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I have a list that looks like this:

server
server.apple.com
server.apple.com
server
server.apple.com

Now, I would like to add ".apple.com" to the lines that says just "server". I've tried sed with:

sed -e 's/\bserver\b/server.apple.com/g'
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2 Answers 2

up vote 2 down vote accepted

You could use:

sed 's/^server$/server.apple.com/g'

^ means start of line and $ means end of the line.

You also don't need the -e argument, as this is just basic regex.

If you want case insensitive search for server (also match SERVER and SErvEr) you can use the I function, however it is not supported by various versions of sed:

sed 's/^server$/server.apple.com/Ig'

If you don't have a sed version that supports I you can use:

sed 's/^[Ss][Ee][Rr][Vv][Ee][Rr]$/server.apple.com/g'
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oh, too late. btw the -e is not necessary, right? –  tsusanka May 10 '12 at 8:50
    
@aGr no it isn't –  Tyilo May 10 '12 at 8:51
    
Thanks! So obvious when you see it :) –  Marcus Jaensson May 10 '12 at 8:57
    
And if I want to ignore case? ("server" is sometimes "SERVER" or "Server" in the list) –  Marcus Jaensson May 10 '12 at 9:11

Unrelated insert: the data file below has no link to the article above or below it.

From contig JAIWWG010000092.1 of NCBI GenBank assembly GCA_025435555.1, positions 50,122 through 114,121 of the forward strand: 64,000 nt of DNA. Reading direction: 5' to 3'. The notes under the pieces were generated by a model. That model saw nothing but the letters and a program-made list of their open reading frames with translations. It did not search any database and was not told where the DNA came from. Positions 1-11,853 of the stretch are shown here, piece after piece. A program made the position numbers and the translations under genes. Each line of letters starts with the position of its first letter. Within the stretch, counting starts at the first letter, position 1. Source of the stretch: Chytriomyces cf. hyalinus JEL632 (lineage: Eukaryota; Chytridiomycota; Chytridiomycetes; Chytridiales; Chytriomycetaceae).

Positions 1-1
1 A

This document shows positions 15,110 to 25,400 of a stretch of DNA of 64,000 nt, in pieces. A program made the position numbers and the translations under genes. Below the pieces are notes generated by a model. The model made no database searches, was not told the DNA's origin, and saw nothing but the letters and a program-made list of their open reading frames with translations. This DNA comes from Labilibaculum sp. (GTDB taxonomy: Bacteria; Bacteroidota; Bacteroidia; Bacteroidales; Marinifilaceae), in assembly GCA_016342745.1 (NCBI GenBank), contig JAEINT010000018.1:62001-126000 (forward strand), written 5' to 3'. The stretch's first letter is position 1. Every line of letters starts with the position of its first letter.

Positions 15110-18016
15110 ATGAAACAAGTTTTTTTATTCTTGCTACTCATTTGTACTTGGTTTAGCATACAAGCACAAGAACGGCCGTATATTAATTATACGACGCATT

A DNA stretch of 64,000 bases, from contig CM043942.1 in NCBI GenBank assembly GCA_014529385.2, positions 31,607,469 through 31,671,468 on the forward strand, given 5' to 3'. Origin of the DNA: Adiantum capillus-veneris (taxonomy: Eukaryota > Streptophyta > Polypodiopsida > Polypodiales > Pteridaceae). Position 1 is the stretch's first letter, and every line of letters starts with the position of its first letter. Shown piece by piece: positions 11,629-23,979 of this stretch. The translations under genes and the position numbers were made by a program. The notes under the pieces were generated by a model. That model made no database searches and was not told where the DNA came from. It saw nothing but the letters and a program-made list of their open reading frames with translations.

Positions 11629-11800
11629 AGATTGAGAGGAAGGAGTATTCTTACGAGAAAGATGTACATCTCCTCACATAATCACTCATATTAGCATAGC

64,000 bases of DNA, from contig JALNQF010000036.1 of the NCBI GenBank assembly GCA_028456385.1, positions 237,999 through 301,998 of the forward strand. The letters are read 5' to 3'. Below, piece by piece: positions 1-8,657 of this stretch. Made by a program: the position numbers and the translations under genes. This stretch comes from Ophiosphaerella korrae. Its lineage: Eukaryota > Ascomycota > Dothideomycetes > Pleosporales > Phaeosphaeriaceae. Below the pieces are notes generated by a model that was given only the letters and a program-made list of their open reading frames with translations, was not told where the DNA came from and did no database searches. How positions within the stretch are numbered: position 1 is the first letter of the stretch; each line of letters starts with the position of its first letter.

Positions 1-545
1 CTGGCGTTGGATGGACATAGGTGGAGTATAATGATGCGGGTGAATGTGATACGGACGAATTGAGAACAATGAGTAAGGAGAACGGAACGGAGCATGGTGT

Great! Thanks very much! Just to make everything even more dynamic, is there a regex that can match anything that doesn't have a domain, like: I want to match every line that doesn't end with apple.com or any of the ten sub.apple.com subdomains, not just specific server names? And make this case insensitive? –  Marcus Jaensson May 10 '12 at 10:37
sed 's/^server$/server.apple.com/g' inputfile

^ means the beggining of a line and $ the end, therefore this matches only those lines, that have no additional text.

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'sentence' might not be the best word to describe it. –  ArjunShankar May 10 '12 at 8:51
    
Too tired.. thx –  tsusanka May 10 '12 at 8:53

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